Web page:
‘It’s not just that. You’re endlessly plumping cushions. Making the bed as soon as I get up to make tea. You live your life by hospital corners and I can’t live like that.’
I didn’t look back once as I left.
Now, I throw open the door of my cold bedsit which doesn’t feel like home and kick off my boots. I hesitate. Bend down and place them neatly together. I sink down on the sofa. I don’t have any cushions. But I don’t have her.
Hurrah – this week I finished my structural edits. I was stunned & delighted The Surrogate reached the top 40 in the UK Amazon chart on preorders 3 months prior to publication. Thank you! You can read my ’15 stages you go through with a structural edit’ post here. I’ve also had an emotional week with a big change you can read about here.
‘Wonky Boots & Crumpled Sheets’ was written for Friday Fictioneers. A 100 word weekly story challenge inspired by a photo prompt. Join in over at host Rochelle’s blog here. (For all my US friends who might not understand the connection the first thing I noticed was the car boot which I think you call a trunk over there?)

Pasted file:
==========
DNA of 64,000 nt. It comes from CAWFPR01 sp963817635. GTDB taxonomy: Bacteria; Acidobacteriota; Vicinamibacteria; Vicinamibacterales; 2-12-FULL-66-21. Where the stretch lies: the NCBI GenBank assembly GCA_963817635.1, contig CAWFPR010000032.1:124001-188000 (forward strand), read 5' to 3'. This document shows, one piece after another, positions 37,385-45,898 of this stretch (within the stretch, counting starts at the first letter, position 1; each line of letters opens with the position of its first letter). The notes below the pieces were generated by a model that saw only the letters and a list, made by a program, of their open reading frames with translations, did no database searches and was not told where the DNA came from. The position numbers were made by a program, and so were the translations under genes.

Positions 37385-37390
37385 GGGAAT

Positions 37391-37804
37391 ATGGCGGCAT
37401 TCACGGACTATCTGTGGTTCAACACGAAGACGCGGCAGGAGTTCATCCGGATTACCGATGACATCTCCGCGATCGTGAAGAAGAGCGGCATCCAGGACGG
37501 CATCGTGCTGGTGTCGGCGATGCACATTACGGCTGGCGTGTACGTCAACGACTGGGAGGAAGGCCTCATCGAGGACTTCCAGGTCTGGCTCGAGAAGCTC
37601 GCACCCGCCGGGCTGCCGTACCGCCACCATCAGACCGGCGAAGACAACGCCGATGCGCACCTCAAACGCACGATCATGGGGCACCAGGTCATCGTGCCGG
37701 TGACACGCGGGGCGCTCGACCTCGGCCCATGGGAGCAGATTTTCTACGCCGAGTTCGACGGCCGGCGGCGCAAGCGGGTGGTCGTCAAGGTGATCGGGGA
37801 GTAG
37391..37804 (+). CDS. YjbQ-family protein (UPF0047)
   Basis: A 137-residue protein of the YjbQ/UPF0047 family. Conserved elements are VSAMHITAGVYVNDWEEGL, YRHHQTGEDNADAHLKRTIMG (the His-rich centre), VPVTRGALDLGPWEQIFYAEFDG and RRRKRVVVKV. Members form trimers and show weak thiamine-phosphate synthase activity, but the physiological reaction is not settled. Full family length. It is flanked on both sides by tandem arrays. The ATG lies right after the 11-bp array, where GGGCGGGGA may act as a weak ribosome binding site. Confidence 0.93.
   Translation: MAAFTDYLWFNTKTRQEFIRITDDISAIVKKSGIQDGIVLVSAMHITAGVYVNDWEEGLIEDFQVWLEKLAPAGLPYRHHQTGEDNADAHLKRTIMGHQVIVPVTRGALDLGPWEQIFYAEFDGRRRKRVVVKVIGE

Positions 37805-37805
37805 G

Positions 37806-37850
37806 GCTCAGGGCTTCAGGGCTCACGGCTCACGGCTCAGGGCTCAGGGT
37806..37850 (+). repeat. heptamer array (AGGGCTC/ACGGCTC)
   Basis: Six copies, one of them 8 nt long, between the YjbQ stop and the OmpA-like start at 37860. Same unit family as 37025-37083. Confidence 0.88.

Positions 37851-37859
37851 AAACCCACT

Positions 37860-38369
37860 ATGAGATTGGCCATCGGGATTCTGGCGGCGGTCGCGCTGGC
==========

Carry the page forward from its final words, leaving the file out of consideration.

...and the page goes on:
Image © Rochelle Wisoff-Fields
I’m broken. Exhausted. Afraid. The stench of my fear is cloying, catching in my throat. The ties binding my wrists slicing deep into my flesh.
Pain. So much pain.
The shutter rattles. He’s back. I curl into a ball as though I can fold myself away.
‘It’s time.’ He drags me outside. The brightness of the sun burns my eyes.
‘Please, Sir.’ A little girl holds out a coin to the man. ‘Can I have a photo with your monkey?’
I plead with her with my eyes – save me. She doesn’t listen. No-one ever does.
She strokes my matted fur so gently I want to weep.
Huge apologies for not getting around to everyone’s story last week – I usually do try. Finishing the draft of book 3 took longer than expected (doesn’t it always!) but it’s off with my agent now so I get a few days rest – hurrah!
‘Broken’ was written for Friday Fictioneers. A 100 word story inspired by a photo prompt. You can join in over at host, Rochelle’s blog, here.